Calabar, Kano FTZs concession solution to industrialisation: NEPZA
Adesoji Adesugba, Nigeria Export Processing Zones Authority (NEPZA)’s managing director, says the planned concession of the country’s two public free trade zones remains the federal government’s best economic approach to accelerate Nigeria’s industrialisation agenda.
A statement by NEPZA’s spokesman Martins Odey on Wednesday said Mr Adesugba made the remark during a roadshow for the concession of the two zones in Lagos.
The event was organised by the National Council on Privatisation through its secretariat, Bureau of Public Enterprises (BPE), with the Ministry of Industry, Trade & Investment and NEPZA.
It was aimed at further attracting investors and their sundry partners to take up the ownership of the zones.
Mr Adesugba said the planned handshake with the would-be concessionaires would positively impact on the operation of the 30-year old public facilities for global competition.
“The two zones are highly viable because of many reasons, including their vital locations, easy access to raw materials, seaports, airports, outside infrastructure, labour and importantly the boisterous nature of the two commercial cities,” explained Mr Adesugba. “The authority is, therefore, available to support and assist the new owners, to speedily surmount challenges that may come with taking up the management of this kind of business.”
He assured the private sector to file their bids, “count themselves lucky” because of the return on investment the facilities will be offering.
Mr Adesugba added that the scheme offered a complete tax holiday from all federal, state and local government taxes, rates, customs duties and levies. He said the duty-free on import of capital goods, consumer goods, machinery, equipment and furniture were guaranteed, adding that the scheme also permitted 100 per cent foreign ownership of investments.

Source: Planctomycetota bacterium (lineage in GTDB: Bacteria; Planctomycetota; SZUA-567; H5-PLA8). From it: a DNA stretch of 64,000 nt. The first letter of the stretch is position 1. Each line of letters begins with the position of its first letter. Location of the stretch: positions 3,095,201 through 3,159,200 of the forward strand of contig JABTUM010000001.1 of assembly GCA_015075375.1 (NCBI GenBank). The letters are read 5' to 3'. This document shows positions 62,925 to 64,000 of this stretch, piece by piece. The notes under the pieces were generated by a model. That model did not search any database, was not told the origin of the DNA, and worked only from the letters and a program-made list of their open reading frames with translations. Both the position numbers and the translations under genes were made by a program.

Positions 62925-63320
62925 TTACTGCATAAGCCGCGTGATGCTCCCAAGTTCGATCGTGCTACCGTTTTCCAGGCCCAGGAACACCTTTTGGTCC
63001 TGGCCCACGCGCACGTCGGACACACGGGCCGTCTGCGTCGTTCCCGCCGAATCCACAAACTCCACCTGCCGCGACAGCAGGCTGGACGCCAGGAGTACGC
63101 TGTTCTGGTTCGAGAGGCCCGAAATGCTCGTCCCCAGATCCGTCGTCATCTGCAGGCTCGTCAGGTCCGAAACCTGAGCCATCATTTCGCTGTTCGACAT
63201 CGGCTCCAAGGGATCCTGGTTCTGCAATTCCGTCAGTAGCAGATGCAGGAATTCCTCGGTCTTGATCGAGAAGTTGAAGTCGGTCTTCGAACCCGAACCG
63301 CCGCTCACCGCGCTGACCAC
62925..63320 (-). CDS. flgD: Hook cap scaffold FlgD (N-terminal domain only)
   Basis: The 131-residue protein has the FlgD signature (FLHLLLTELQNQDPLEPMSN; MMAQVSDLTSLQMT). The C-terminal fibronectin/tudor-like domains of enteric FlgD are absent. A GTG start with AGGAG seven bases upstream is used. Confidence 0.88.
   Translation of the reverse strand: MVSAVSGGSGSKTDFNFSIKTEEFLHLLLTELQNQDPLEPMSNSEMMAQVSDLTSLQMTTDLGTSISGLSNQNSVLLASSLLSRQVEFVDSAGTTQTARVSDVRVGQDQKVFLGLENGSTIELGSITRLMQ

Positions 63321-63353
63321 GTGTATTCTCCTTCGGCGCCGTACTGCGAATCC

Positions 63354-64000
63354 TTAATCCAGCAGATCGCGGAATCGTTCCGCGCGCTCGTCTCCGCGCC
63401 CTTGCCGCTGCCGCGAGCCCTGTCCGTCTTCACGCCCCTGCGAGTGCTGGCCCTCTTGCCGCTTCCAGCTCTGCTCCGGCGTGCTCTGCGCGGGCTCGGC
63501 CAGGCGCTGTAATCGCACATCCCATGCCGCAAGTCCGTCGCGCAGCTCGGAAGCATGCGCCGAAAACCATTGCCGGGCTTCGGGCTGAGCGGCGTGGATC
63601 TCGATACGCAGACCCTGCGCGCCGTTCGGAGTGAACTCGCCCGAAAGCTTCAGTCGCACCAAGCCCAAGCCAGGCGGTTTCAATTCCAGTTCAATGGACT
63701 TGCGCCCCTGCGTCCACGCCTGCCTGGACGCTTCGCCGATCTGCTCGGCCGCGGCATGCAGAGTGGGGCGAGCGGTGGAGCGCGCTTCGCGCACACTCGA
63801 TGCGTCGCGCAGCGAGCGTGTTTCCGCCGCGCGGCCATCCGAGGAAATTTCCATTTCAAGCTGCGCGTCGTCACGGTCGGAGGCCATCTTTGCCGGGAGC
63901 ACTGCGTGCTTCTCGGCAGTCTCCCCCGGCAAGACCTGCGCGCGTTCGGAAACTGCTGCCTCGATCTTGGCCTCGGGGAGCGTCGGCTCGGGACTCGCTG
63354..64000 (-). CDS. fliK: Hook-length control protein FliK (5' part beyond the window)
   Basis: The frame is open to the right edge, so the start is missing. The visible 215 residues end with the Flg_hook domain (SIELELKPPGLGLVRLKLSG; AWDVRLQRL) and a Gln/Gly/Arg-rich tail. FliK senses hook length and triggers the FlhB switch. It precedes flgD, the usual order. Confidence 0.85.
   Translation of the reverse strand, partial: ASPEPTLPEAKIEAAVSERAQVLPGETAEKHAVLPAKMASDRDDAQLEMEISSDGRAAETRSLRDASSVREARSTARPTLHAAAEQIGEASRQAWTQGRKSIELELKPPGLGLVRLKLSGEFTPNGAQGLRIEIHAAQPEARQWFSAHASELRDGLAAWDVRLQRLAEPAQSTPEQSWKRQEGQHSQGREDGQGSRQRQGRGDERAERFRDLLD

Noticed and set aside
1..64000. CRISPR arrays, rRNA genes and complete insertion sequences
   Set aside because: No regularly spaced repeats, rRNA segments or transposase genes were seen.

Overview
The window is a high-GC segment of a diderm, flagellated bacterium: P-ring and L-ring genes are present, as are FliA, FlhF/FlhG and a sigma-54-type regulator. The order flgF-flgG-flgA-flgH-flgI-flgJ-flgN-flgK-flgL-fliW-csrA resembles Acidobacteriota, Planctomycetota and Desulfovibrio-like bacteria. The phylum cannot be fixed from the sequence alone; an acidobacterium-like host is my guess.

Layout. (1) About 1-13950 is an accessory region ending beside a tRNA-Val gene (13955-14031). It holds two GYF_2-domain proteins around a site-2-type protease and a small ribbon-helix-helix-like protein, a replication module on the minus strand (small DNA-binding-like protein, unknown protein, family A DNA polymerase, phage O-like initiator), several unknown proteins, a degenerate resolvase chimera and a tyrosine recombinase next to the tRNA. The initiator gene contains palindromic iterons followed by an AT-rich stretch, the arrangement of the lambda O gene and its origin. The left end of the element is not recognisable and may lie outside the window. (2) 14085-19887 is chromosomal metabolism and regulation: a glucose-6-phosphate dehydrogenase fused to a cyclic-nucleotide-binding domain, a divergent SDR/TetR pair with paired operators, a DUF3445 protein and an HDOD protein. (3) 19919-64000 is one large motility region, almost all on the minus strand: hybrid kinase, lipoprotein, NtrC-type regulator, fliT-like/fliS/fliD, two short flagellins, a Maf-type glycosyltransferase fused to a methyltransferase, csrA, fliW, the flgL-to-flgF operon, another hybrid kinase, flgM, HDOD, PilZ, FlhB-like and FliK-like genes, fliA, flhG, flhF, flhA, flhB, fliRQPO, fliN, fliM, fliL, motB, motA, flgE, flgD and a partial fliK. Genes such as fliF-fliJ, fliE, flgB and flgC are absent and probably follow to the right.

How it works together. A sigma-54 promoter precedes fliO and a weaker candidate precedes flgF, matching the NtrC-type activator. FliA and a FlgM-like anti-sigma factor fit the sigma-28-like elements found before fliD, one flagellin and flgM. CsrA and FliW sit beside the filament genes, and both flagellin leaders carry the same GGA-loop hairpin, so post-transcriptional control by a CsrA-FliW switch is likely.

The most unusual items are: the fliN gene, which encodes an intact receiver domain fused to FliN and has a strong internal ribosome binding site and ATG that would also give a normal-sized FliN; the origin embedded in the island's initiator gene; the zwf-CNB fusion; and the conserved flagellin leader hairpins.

The NEPZA boss added that duty on exports into the customs territory was calculated on the value of originally imported component raw materials and not on the value of finished goods.
He added that the scheme provided an opportunity to export items on Nigeria’s import prohibition list, provided that it could be proven that at least 35 per cent value had been added to promote local content.
“The scheme offers permission to sell 100 per cent of manufactured, assembled or imported goods into the domestic market and it guarantees 100 per cent repatriation of capital and profit,” added Mr Adesugba. “It was imperative for the private sector to now leverage these incentives as the scheme allows them to ride on the Africa Continental Free Trade Agreement (AfCFTA) framework to freely access the continent’s huge market.”
Adeniyi Adebayo, Minister of Industry, Trade and Investment, in an address, said the efforts of the National Council on Privatisation had made the process leading to the concession of the two zones seamless so far.
The minister pointed out that the decision to privatise them hinged on the government’s preparedness to produce world-class free zones that the country could use to solve some of its economic challenges.
“Government’s stance to allow for a transparent process that would bring up virile concessionaires, with the right capacity, expertise and finance to convert the zones to national economic assets, capable of generating employment for the teeming youth and Foreign Direct Investment (FDI) is topmost,” stated Mr Adebayo.
BPE director-general Alex Okoh explained that the concession model to be used would be that of “build, rehabilitate, operate and handover,” and that the Lagos roadshow was part of the process leading to the final concession of the two facilities by December.
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